Accessibility might not get the breathless headlines of AI or AR but Apple's new video series highlights why designing for it matters so much to so many.

People at the highest levels of Apple have mentioned to me that seeing the impact their accessibility technology has had on other people's lives are among their proudest moments, professionally and personally. Videos like these, released just ahead of Global Accessibility Awareness Day, coming May 18, makes it easy to see why.

I have a heard time remembering an Apple World Wide Developer Conference (WWDC) where accessibility wasn't highlighted and enhanced, or a product launch where VoiceOver and other affordances weren't ready to ship on day one.

Every major developer conference, every product launch, should be that way. As companies ramp up competition over voice assistants, operating systems, and cloud services, accessibility should be a fierce part of that competition.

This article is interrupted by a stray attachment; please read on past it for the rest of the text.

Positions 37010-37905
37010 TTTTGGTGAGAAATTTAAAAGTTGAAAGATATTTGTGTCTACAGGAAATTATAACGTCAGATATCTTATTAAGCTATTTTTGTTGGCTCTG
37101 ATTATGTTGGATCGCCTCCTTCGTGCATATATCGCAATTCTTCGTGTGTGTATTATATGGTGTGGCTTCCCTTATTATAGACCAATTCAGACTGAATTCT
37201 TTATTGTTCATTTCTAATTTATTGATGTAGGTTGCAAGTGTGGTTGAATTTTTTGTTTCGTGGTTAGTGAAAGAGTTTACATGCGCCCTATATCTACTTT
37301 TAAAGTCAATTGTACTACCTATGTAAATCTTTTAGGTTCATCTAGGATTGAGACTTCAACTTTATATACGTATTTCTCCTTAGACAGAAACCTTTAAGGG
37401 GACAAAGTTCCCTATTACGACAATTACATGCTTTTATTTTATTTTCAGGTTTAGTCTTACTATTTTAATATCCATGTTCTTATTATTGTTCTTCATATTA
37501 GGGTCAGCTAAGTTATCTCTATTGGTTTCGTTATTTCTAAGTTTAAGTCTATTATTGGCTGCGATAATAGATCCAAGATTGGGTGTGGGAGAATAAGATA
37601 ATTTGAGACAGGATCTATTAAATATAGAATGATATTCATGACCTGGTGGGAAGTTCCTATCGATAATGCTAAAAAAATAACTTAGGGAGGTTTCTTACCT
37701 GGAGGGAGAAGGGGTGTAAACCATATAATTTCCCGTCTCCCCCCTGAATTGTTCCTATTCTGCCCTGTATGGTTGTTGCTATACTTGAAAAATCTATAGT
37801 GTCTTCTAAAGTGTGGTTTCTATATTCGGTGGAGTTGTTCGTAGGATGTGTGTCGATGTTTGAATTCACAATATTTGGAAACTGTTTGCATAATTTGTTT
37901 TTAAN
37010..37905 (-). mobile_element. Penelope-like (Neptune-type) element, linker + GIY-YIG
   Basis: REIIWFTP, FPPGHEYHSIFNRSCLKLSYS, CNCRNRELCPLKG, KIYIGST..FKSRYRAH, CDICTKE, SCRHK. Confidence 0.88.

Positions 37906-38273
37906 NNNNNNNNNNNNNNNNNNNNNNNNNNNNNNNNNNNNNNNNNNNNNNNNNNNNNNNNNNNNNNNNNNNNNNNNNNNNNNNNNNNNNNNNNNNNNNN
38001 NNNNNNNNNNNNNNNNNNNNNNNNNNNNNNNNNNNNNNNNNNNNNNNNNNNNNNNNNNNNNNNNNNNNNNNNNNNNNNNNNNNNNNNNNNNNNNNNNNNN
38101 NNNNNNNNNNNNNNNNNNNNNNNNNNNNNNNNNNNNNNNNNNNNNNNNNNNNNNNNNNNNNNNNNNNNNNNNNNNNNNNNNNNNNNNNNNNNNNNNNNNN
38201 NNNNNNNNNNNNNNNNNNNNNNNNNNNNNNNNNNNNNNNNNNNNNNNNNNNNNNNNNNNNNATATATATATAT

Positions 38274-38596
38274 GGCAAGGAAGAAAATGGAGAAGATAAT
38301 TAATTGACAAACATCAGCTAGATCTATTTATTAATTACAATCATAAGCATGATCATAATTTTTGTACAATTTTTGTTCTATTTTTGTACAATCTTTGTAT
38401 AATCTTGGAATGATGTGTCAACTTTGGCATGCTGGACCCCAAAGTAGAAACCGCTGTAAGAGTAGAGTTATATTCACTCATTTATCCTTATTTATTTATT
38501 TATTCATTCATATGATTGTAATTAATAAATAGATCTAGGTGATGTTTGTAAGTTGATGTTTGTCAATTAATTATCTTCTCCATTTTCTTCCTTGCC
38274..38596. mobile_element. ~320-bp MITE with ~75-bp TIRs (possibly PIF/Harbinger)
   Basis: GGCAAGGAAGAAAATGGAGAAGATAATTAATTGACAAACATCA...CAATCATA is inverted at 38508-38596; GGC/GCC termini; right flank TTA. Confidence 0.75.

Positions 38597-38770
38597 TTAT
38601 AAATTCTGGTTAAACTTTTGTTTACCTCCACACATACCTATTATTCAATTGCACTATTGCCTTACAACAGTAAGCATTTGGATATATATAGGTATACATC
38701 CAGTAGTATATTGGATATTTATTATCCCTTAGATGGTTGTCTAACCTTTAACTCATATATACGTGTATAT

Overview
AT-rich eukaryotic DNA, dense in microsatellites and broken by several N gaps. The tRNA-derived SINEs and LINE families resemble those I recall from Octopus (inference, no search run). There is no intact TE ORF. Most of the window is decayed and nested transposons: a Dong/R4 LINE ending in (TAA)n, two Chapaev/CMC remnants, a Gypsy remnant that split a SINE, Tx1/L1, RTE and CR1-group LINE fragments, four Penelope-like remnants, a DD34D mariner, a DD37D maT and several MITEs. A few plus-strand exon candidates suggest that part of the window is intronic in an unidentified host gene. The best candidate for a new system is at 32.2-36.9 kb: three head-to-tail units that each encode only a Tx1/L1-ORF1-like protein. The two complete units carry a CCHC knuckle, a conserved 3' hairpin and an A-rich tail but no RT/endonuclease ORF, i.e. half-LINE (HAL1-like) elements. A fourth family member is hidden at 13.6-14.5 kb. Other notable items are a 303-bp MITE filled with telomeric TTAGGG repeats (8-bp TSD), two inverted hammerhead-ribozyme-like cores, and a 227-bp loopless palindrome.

Carlos is the lead singer, drummer and PR manager for his metal band Distartica. Using VoiceOver, with Screen Curtain on iPhone, he can hail a ride, take a photo, and get the word out about his band's album release while keeping his screen entirely black.

Shane is a middle school band and choir director who uses Made for iPhone hearing aids in her classroom so she can hear every note.

Todd is the CEO of a technology consulting company and a prominent member of the quadriplegic community. With Siri, Switch Control, and the Home app, he can open his front door, adjust the lights in his house, and queue up a party playlist.

Ian is an outdoor and birding enthusiast. With Siri on iPhone, he can play a bird call or chat with a friend via FaceTime, and with Switch Control he is able to capture the perfect waterfall photo.

Meera is a teenager who loves soccer and jokes. She uses TouchChat on iPad to talk with her friends and family, and deliver the occasional one-liner.

Patrick is a DJ and producer with a passion for music and excellent food. With VoiceOver, he has the freedom to express himself in his home studio with Logic Pro X and in the kitchen with TapTapSee.

Andrea is a nursing student and advocate for the disabled community. She uses Apple Watch to record wheelchair-specific workouts and share her victories with friends.